An artist with work from a class at NoHo Senior Arts Colony.
Shadow artist Maria Bodmann shows Jeff Boysen work from a class she taught at the recently opened NoHo Senior Arts Colony.

Bethany Mollenkof/Los Angeles Times via Getty Images

Today’s target market for senior housing comprises a large and influential demographic. The number of households with people age 80 and over jumped 71% from 4.4 million in 1990 to 7.5 million in 2016, according to Harvard’s Joint Center for Housing Studies in its “Housing America’s Older Adults” report. As baby boomers age, the number of households in this group will more than double by 2037.

Many of today’s best available senior-housing options are really a nod to the past: higher-density locales, homes suited for multiple generations, and community support and stimulation that keeps retirees active and healthy.

Until recently, U.S. senior-housing solutions have largely consisted of cookie-cutter developments demanding big upfront deposits from residents who might eventually face a new round of stress in seeking high-level, and usually expensive, nursing-home care elsewhere, says Jane O’Connor, principal at 55 Plus LLC in Charlemont, Mass., a consultancy focused on senior housing and lifestyles.

The cost of long-term-care insurance has skyrocketed due to factors including actuarial longevity and persistently low interest rates hurting insurers’ portfolios. That means, in many cases, when an individual can no longer live alone or rely on a spouse or partner, the next stage for care has mostly involved uprooting seniors to move in with family members who had not banked on the arrangement.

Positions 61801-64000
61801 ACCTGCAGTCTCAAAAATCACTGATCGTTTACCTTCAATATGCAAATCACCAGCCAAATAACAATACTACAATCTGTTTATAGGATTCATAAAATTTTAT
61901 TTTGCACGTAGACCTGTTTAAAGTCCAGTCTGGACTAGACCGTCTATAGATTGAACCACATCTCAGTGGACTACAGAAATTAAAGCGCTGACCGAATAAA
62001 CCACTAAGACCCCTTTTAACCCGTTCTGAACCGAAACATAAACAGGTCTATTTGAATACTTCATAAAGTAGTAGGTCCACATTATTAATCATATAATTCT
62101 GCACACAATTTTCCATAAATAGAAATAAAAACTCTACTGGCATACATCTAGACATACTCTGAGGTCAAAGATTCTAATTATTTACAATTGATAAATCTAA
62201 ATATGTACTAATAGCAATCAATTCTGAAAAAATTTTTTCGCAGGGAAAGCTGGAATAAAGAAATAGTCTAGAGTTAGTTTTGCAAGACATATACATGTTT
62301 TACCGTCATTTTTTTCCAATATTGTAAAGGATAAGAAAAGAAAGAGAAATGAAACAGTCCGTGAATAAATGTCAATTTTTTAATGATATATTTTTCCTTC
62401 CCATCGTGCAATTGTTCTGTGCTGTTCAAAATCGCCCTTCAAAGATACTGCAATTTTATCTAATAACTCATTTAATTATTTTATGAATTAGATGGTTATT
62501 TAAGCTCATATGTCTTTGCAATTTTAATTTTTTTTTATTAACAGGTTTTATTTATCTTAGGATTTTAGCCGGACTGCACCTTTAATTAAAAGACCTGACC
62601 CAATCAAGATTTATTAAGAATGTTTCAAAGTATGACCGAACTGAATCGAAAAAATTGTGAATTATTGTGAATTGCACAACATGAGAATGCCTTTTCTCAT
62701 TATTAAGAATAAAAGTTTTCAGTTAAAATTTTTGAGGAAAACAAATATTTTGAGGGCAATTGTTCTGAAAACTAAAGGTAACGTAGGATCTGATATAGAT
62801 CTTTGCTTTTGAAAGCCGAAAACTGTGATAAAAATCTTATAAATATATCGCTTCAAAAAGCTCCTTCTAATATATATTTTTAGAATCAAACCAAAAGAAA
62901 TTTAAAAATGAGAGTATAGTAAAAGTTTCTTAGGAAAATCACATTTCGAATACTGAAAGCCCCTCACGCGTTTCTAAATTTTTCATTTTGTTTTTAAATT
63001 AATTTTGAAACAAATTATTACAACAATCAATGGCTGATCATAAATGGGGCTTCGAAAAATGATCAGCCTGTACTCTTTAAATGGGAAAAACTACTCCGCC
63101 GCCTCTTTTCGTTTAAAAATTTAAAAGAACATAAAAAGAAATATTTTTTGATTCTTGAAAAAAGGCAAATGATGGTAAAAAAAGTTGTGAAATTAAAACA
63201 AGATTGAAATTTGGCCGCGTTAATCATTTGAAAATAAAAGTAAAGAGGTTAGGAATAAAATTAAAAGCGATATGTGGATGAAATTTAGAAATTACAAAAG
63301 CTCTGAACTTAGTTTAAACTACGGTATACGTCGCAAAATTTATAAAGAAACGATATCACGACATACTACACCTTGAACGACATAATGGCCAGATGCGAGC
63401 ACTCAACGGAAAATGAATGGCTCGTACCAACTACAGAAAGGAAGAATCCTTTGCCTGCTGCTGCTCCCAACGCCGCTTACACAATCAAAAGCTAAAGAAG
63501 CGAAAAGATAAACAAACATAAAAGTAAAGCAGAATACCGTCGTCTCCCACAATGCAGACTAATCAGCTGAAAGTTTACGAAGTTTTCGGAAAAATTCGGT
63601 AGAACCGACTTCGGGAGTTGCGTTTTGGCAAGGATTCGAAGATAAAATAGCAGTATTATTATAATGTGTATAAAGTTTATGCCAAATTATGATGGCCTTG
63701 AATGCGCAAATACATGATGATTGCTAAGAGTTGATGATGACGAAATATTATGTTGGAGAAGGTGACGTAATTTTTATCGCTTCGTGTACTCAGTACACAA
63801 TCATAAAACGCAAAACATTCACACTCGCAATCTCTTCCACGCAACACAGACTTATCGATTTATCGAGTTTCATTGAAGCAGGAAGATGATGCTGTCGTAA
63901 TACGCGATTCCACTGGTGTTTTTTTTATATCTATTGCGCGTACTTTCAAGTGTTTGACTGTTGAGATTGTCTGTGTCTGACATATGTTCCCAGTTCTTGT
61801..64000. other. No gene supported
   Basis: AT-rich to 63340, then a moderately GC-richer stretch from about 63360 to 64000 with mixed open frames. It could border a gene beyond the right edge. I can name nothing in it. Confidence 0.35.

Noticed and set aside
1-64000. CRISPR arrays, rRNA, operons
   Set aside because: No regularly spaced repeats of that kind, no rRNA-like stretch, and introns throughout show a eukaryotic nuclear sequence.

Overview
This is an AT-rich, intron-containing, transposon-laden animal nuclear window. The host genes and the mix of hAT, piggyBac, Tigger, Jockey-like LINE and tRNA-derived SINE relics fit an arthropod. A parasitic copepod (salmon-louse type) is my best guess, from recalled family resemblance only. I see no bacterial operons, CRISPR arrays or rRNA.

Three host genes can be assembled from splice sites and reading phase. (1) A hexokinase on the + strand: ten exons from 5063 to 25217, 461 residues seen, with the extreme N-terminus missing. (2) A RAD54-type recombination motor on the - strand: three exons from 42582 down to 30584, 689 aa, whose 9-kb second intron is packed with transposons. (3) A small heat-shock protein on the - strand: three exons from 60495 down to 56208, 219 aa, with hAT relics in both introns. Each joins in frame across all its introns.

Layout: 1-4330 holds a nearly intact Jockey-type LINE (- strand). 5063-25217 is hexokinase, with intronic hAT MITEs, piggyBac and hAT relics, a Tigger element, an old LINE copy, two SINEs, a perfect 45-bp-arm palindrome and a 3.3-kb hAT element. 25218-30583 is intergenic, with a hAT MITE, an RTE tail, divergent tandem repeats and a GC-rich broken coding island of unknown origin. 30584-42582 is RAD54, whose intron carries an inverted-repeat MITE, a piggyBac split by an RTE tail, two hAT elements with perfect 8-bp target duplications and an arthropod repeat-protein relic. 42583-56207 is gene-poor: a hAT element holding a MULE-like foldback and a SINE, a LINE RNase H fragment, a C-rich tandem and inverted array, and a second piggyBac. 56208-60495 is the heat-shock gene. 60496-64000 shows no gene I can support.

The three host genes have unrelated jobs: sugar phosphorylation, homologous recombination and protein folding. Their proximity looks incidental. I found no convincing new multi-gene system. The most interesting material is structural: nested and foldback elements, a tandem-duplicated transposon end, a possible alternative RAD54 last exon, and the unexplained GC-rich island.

Reliving your 20s? Yes, and no

It’s clear that the U.S. is little match for Europe when it comes to rethinking elder care. The Netherlands, for instance, is home to a memory-care village, a complete indoor-outdoor community for dementia patients. Holland has also piloted a program pairing affordable-housing-seeking college students as roommates with companion-seeking seniors.

The needs and likes of these age groups aren’t so varied. In fact, it’s where, as much as how, seniors live that may take a page from the millennial and Generation Z handbook: a migration back into cities and denser suburbs for an active lifestyle and readily available services, according to architecture firm Perkins Eastman. In a survey it conducted in early 2019, 26% of client firms that build and redevelop properties for seniors says they believe boomers will be most concerned with living in proximity to an urban location or town center, up from 19% in 2017.

Evergreen Real Estate Group in Chicago, for example, is developing three urban projects that include a technology-focused, all-ages public library and media center on the ground floor topped by three stories of affordable senior rental apartments.

Annual income for eligibility is capped at $38,000 per person. Some units are supported with rental-assistance subsidies, while others rent at $740 monthly for a one-bedroom and $890 for a two-bedroom apartment. In at least one instance, a green roof and a terrace inject outdoor space, while a busy public-transit corridor and a substantial public park with tennis courts, ice rink and other programming are easily reachable.

Interior of the Northtown branch of the Chicago Public Library, one of three similar projects that feature community space with senior apartments above.
Interior of the Northtown branch of the Chicago Public Library, one of three similar projects that feature community space with senior apartments above.

Evergreen Real Estate Group in Chicago

“There is certainly a move back to the city among a lot of groups, including a population of seniors who maybe left when they had kids, but always wanted to move back,” says David Block, director of development at Chicago’s Evergreen. “It’s part of a broader move in real-estate development that says the way we built cities, with commercial space below and then we lived ‘above the store,’ so to speak, well, there’s a certain amount of wisdom in that.”

What’s more, builders and remodelers in urban, suburban and rural destinations alike are increasingly meeting seniors where they already live, creating space to entertain grandchildren, installing the bulk of kitchen storage at reduced heights and creating barrier-free entries that are seamless with the landscape, says O’Connor of 55 Plus in Massachusetts.

How technology is helping